Introductory Lecture1

Information about Introductory Lecture1

Published on December 6, 2007

Author: Francisco

Source: authorstream.com

Content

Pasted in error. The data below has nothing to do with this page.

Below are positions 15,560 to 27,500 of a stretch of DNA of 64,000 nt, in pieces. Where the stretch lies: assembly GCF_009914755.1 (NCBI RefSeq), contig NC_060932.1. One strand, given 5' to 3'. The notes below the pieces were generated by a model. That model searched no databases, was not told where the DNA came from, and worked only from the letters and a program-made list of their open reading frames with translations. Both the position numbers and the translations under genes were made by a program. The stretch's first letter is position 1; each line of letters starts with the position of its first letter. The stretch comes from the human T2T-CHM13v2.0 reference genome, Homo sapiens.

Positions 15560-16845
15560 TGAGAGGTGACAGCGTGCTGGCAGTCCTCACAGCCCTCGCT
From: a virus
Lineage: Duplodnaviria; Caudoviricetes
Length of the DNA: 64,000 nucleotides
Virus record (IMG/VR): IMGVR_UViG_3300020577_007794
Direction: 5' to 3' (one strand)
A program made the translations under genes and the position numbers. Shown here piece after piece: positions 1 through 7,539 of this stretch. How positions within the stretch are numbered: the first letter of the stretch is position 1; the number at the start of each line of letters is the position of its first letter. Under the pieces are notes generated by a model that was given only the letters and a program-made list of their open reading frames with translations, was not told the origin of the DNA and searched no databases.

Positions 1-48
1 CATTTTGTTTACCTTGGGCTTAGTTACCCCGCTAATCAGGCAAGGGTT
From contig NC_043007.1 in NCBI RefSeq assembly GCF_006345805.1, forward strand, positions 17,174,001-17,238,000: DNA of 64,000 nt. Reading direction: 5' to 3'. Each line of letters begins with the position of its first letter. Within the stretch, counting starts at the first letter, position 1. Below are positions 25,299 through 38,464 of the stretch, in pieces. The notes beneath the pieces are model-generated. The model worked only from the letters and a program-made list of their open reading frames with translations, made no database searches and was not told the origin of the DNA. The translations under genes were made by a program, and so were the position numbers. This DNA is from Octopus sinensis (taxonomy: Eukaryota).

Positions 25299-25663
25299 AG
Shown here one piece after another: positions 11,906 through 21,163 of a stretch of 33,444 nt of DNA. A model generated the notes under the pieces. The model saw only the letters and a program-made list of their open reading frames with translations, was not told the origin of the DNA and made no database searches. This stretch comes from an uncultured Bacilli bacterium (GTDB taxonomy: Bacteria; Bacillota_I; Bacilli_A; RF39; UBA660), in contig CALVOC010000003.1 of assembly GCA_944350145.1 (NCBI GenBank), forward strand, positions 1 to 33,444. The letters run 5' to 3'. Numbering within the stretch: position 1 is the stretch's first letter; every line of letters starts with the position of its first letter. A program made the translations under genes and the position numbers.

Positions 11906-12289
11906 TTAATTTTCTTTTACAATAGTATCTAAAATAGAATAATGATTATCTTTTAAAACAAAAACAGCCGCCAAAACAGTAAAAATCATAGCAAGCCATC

Trad 104 Mind, Matter, God Section 39; T/Th 9:30am:  Trad 104 Mind, Matter, God Section 39; T/Th 9:30am J. Christopher Maloney [email protected] Department of Philosophy Social Sciences 213 621 3120 Office Hours T/TH 11:00pm – 12:30pm Graduate Teaching Associates:  Graduate Teaching Associates Seiji Watanabe [email protected] Social Sciences 138 Office Hours Wednesdays, 3:00pm-5:00pm Thursdays, 2:00pm-3:00pm and by appointment   Ian Evans [email protected] Social Sciences 138 621 7098 Office Hours Mondays, 8:00am-9:20am Wednesdays, 8:00am-9:20am All questions about grades should be sent to Seiji Watanabe Add/Drop:  Add/Drop I’ll sign Add forms only through August 25 D2L Course Site http://d2l.arizona.edu/:  D2L Course Site http://d2l.arizona.edu/ See for syllabus & lecture notes Consult schedule of assignments weekly Note various links See D2L for your grades Required Materials:  Required Materials Book: Philosophical Reflections on Mind, Matter and God, 2002 or later; Second Edition or later A number 2 pencil for exams What You Can Expect:  What You Can Expect Critical examination of the great philosophical ideas in western history on the fundamental nature of the self the ultimate structure of reality the nature of human knowledge existence and nature of God You Can Expect Me To::  You Can Expect Me To: Present, evaluate, and explore the fundamentally important issues in our readings Where appropriate, show how these crucially important and ideas bear upon our time and experience Urge you critically to develop and assess your own relevant ideas What I ask of You:  What I ask of You Your best efforts critical reflection on readings rigorous but considerate argumentation participation in discussion attendance; no late arrivals or early departures decorum: “chatters” may be asked to depart Neuron Protection Program:  Neuron Protection Program Here’s a deal: I promise always to end class three minutes early if Good decorum No premature “shuffling” No late arrivals and early departures Course Requirements:  Course Requirements Readings from Phil Reflections on MMG Three Exams (300 points total) Unspecified number of pop quizzes not to exceed 10 (100 points total) Extra Credit 10 points for taking all quizzes 30 points for bonus test questions Attendance Policy No late arrival/early departures (point deductions) Grades:  Grades Three required 100 point exams Drawn from readings, lectures and study guides on web Each exam is multiple choice and/or True/False Each exam covers only material since previous exam Final exam is not cumulative True/false or multiple choice quizzes for a total of 100 points Extra credit 10 points for taking all quizzes 10 points on each exam for bonus questions on exams Course Grade:  Course Grade Attendance:  Attendance Absences No formal deduction, but potential adverse consequence on exams and quizzes No unexcused quiz make-ups; so, if you are absent and miss a quiz, you won’t get the extra credit for taking all quizzes How To Prepare For Exams:  How To Prepare For Exams Attend all lectures; complete reading assignments See lecture notes on-line Review Study Guides on Web Office Hours Collaborative Study Groups Encouraged! Weekly Optional Review Sessions In CESL 102 Wednesdays, 6:30pm-7:30pm, beginning September 5 Travel and Make-up Exams:  Travel and Make-up Exams Travel, unless authorized by the Dean of Students for official University activities, is not an automatic excuse for a missed assignment, including exams and quizzes Documented serious problems, including illness, will serve as excuses for missed exams and allow for make-up exams if I’m notified in a timely manner Class Discussion:  Class Discussion Class discussion is warmly welcomed and encouraged! Ask Questions! “Help ! I don’t understand this at all ! ” “Is Plato being consistent when he says X?” Challenge the author; Challenge me! Compare scientific and philosophical frontiers where uncertainty lives How to Read Philosophy:  How to Read Philosophy Think for yourself and question what you read! Give yourself lots of uninterrupted time Mark the text & take notes as you read to indicate Important Ideas Arguments Distinguish Premises (Reasons) from Conclusions Assess the arguments! Assess your assessment!

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